Ibori pleads guilty to money laundering charges

Channels Television  
Updated February 27, 2012

The former governor of Delta state, James Onanefe Ibori on Monday entered a guilty plea before a Southwark Crown Court in London where he was undergoing trial on fraud and money laundering charges.

Mr Ibori pleaded guilty to 10 counts of fraud, money laundering and corruption charges before judge Anthony Pitts.

Among the charges against the former governor are conspiracy to defraud, conspiracy to make false instruments, and one count of money laundering linked to a $37 million share fraud surrounding the sale of shares in telecoms company, V Mobile.

Prosecutor Sasha Wass told the court that the former governor had accepted he was involved in “wide-scale theft, fraud and corruption” when he was governor of Delta state.

Mr Wass further alleged that Mr Ibori used a false date of birth when he ran for the governorship of Delta state to conceal previous convictions as a criminal record would have excluded him from taking part in the election.

Speaking outside the court, Detective Inspector Paul Whatmore said it is estimated that the former governor stole around £250 million (N62.5 billion) from Delta state.

According to Mr Whatmore “the scale can only be described as huge. Vast sums of money which were used to fund his lavish lifestyle. The real harm in this case is the potential loss to people in some of the poorest regions in the world.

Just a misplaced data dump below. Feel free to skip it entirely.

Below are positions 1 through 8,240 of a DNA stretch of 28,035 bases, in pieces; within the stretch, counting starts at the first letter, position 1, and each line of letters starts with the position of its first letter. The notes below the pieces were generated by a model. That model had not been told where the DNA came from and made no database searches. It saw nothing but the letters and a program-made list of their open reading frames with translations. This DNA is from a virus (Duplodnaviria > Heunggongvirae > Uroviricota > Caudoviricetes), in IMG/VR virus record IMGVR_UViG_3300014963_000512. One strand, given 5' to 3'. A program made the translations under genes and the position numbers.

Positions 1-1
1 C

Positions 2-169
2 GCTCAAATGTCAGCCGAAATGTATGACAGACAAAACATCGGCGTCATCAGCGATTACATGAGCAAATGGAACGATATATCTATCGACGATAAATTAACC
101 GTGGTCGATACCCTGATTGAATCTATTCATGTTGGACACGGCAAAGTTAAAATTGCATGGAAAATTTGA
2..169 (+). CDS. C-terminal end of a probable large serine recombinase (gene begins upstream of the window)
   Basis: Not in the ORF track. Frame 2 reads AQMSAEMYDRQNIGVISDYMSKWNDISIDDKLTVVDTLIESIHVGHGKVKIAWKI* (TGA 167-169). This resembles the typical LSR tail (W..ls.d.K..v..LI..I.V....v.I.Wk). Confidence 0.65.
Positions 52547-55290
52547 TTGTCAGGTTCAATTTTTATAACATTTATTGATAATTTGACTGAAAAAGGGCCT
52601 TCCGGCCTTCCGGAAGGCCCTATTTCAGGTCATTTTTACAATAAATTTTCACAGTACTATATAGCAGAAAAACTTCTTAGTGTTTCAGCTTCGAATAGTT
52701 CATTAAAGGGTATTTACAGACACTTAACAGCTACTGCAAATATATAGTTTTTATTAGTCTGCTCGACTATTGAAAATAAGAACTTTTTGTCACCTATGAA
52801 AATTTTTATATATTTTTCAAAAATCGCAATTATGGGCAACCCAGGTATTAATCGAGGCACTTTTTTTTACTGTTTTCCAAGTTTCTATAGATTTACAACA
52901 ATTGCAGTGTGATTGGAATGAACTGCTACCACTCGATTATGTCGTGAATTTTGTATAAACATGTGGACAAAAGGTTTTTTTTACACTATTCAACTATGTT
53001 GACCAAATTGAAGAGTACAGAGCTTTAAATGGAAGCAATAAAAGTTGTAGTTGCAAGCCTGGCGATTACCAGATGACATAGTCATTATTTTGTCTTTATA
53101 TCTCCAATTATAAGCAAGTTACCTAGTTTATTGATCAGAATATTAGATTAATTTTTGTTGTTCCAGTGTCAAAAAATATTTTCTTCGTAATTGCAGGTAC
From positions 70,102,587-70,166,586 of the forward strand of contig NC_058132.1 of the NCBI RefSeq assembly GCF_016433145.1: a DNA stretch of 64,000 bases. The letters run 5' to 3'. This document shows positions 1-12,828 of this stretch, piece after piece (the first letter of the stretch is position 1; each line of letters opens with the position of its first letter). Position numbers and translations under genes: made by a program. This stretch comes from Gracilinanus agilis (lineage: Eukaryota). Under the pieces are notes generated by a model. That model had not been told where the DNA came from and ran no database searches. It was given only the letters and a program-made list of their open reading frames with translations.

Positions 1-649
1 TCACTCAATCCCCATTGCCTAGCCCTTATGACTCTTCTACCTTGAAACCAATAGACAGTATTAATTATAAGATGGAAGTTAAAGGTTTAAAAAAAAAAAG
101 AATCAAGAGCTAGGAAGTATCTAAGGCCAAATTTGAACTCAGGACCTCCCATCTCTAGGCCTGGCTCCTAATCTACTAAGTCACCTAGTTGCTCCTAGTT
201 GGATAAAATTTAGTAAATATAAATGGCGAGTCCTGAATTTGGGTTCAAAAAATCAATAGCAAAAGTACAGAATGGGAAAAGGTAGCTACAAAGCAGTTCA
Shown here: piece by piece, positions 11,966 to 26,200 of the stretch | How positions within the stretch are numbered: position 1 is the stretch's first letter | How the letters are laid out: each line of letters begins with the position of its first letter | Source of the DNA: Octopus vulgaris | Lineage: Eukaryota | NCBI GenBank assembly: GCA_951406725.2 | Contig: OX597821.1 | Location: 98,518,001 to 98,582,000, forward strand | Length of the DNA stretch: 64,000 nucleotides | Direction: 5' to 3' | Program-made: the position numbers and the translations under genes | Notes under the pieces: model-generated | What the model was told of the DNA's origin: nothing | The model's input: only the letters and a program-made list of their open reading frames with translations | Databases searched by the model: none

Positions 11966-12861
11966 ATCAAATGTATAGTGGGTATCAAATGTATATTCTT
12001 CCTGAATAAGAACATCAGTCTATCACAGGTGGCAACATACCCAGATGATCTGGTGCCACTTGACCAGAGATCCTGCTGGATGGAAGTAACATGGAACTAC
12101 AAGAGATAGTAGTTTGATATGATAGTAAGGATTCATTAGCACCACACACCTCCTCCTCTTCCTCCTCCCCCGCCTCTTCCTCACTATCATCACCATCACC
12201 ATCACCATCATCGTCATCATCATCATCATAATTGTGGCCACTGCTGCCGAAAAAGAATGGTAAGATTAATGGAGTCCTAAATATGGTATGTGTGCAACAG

“Attempts will now be made to confiscate as much of the money as possible, so that it can be returned to the Delta state,” he added.

The guilty plea brings to a close the long drawn legal tussle initiated by the Economic and Financial Crimes Commission (EFCC) which was meant to compel the former governor to answer to the corrupt deals he carried out during the eight years he governed the state.

His accomplices – including his sister, Christine Ibie-Ibori, his associate, Udoamaka Okonkwo and his wife, Theresa Nkoyo Ibori – have already received sentences between five and eight years for aiding the former governor’s illicit activities during his two-term tenure.

His UK-based lawyer, Bhadresh Gohil, was also handed down a 10-year sentence in April. He had earlier been sentenced to a 7 year sentence that runs concurrently with his more recent conviction.

In December 2009, a Federal High Court in Asaba, Delta State, discharged and acquitted Mr Ibori of all 170 charges of corruption brought against him by the EFCC.

Mr Ibori was however apprehended by Interpol in Dubai and extradited to London in 2011, where he has remained in police custody.

He is due to be sentenced on 16 April.